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From 2 to 3 May 2018, high-velocity dust storms swept across parts of North India and more than 125 people died and over 200 were injured.

2018 Indian dust storms
North India dust vir 2018165.jpg
Dust storms over North India
Date2–3 May 2018
LocationUttar Pradesh, Rajasthan
Non-fatal injuries200+[1]

In Uttar Pradesh, 43 died in the city of Agra and about 30 died elsewhere in the state. In neighboring Rajasthan, about 35 people died and over 200 were injured after winds downed more than 8,000 electricity poles and uprooted hundreds of trees. Storms are not uncommon in the region; however, because these storms occurred at night and with greater wind speeds than average, the death toll was higher than usual.


Dust storms are a feature of India's seasonal weather patterns.[2] The storms typically occur in the summer months, when the weather has been dry to allow dust to be picked up by passing winds. The death toll in such storms rarely exceeds 12; a previous storm hit India on 11 April 2018, killing 19 people[2][3]

Storm and damageEdit

The dust storm occurred at the start of India's monsoon season.[4] In the days prior, region meteorologists had forecast thunderstorms and high winds to occur over that week. Contributing to the storm was a period of abnormally high temperatures for the region, which increased the intensity of the weather system.[5]

The dust storm first started late on 2 May 2018, predominantly hitting the states of Uttar Pradesh and Rajasthan.[3] At least 73 people were killed in Uttar Pradesh, with 43 of those in the city of Agra;[4] 21 people have been reported killed in Kheragarh, a town around 50 km south-west of the city.[3] At least 35 people were killed in Rajasthan,[4] with the Alwar district being the worst hit; the Bharatpur and Dholpur districts were also affected.[3] Four people died in the state of Uttarakhand,[4] and Delhi was also affected.[3] More than 200 people were injured by the storm.[4]

Officials stated that the storm was more devastating than prior dust storms as the stronger weather system carried more debris which caused more damage to homes and buildings, and because it struck at night, most were asleep and were unable to take precautions, leaving many killed or injured by falling structures.[3] Most damage and fatalities were associated with high winds, rather than dust.[2] In Rajasthan, electricity supplies were interrupted by 200–300 downed pylons, and schools were closed in the Alwar district.[3]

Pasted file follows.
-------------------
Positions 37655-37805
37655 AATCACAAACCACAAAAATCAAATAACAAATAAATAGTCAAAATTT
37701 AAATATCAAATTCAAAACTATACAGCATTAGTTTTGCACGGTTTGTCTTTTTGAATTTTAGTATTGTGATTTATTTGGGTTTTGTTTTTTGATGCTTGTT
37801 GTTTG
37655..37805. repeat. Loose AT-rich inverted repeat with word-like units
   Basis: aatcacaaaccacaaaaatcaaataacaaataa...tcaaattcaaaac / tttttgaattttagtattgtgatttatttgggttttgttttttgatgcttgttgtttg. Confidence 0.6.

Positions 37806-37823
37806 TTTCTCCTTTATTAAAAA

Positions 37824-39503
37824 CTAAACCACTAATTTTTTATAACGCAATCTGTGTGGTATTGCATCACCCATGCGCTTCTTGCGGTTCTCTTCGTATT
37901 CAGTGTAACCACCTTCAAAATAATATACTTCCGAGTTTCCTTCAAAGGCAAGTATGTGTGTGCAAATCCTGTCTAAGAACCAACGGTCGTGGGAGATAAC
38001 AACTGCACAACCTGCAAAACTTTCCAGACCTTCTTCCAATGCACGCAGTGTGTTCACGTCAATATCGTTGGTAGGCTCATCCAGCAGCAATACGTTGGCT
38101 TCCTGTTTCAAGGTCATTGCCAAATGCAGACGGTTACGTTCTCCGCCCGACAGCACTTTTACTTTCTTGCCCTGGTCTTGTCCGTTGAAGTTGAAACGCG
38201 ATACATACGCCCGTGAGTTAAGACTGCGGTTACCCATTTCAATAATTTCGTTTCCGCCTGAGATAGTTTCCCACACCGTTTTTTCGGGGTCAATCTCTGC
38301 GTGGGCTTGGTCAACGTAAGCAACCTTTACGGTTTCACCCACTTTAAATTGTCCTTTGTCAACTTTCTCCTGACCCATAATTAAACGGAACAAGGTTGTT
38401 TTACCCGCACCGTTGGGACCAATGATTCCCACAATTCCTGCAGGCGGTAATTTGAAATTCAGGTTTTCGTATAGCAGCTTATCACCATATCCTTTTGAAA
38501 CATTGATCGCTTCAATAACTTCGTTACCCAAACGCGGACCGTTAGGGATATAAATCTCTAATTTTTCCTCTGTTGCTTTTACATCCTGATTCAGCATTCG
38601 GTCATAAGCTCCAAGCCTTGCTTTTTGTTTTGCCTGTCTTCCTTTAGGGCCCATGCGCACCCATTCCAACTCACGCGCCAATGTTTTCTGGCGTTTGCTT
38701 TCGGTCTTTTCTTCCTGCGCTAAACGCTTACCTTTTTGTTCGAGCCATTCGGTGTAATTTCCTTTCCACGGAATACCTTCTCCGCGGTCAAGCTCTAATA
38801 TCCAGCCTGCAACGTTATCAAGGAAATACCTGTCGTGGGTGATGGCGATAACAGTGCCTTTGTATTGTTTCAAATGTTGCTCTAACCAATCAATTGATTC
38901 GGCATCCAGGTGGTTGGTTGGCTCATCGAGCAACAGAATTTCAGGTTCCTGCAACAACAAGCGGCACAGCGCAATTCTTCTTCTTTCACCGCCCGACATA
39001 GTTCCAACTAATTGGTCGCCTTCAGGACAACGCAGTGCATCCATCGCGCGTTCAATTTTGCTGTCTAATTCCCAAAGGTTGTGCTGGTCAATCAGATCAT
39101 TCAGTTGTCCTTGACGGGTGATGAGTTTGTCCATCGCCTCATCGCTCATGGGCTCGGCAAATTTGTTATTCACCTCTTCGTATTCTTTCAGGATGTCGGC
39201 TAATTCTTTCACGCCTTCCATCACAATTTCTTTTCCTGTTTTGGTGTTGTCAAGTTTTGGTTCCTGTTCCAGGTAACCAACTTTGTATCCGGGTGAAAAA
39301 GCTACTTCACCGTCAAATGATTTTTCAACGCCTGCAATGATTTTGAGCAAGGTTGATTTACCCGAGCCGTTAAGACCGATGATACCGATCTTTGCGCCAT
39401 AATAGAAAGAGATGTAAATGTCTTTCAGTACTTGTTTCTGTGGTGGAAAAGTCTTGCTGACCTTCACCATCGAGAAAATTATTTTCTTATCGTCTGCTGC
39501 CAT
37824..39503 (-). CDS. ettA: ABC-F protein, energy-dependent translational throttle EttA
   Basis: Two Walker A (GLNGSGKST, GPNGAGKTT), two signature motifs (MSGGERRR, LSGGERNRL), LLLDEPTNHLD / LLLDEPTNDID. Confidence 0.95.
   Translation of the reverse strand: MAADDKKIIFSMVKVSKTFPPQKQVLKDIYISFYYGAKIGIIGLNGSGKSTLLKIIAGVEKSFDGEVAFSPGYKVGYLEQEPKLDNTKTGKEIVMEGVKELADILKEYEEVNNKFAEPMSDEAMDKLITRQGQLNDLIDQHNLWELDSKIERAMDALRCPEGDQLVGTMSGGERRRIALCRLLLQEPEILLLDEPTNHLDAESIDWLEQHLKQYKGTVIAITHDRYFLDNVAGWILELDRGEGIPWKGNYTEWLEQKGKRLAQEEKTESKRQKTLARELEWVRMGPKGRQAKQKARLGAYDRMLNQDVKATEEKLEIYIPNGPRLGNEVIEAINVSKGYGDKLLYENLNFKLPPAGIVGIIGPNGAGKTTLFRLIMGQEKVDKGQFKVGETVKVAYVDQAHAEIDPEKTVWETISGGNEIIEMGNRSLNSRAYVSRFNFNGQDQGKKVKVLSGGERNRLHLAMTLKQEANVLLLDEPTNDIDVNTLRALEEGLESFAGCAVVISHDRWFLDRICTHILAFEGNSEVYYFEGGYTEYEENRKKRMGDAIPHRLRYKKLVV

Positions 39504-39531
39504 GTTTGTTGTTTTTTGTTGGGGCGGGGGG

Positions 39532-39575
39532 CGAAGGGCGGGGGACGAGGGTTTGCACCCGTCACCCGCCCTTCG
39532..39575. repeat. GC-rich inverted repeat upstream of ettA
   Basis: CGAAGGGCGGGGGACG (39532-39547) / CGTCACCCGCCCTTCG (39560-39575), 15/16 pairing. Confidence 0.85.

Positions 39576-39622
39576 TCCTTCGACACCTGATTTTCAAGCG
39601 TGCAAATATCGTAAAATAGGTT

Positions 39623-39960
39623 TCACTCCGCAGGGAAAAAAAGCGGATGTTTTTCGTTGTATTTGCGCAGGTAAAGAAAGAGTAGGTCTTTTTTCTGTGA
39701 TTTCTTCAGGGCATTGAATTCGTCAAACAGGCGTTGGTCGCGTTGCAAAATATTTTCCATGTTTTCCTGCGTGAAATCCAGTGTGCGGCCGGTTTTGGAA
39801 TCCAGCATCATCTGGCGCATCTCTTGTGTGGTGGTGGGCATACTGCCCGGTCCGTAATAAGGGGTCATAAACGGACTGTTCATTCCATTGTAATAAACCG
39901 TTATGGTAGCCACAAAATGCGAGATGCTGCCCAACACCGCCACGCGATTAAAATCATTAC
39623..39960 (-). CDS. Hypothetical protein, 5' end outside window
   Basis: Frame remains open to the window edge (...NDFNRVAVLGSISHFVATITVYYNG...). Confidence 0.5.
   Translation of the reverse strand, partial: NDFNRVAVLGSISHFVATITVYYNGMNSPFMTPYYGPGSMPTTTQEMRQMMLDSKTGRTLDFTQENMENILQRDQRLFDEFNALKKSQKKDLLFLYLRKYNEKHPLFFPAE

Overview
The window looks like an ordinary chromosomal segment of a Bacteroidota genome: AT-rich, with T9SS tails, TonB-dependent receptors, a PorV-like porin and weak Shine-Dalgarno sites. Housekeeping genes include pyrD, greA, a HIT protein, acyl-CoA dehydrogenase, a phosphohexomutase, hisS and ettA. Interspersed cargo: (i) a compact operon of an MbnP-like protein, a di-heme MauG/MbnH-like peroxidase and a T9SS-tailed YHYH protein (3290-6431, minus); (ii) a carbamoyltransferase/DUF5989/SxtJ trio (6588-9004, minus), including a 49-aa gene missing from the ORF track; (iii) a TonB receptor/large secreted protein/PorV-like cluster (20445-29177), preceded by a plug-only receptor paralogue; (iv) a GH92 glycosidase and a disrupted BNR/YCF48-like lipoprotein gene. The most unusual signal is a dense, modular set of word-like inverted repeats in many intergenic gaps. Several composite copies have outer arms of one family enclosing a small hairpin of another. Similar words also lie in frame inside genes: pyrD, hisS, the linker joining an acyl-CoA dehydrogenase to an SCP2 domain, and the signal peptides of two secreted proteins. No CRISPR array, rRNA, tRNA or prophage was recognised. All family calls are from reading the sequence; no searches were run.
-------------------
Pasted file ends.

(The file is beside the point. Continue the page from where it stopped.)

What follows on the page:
Because conditions were still prime for more severe weather, the Uttar Pradesh government continued to plan to alert its citizens to weather conditions for the following 48 hours.[4]


The Government of Uttar Pradesh has announced compensation for the relatives of those killed amounting to 4 lakh (US$5,800).[3]


  1. ^ Gupta, Swati; Westcott, Ben (3 May 2018). "More than 110 killed by high-intensity dust storms in India". CNN. Retrieved 3 May 2018.
  2. ^ a b c Sarah Gibbens (3 May 2018). "Why This Dust Storm in India Turned Deadly". National Geographic. Retrieved 4 May 2018.
  3. ^ a b c d e f g h "India dust storms: Nearly 100 killed in Agra,Uttar Pradesh, Rajasthan". BBC. 3 May 2018. Retrieved 3 May 2018.
  4. ^ a b c d e f Gupta, Swati; Westcott, Ben (3 May 2018). "More than 110 killed by high-intensity dust storms in India". CNN. Retrieved 3 May 2018.
  5. ^ Raj, Suhasini; Schultz, Kai (3 May 2018). "Devastating Dust Storm Strikes India, Killing at Least 94". The New York Times. Retrieved 3 May 2018.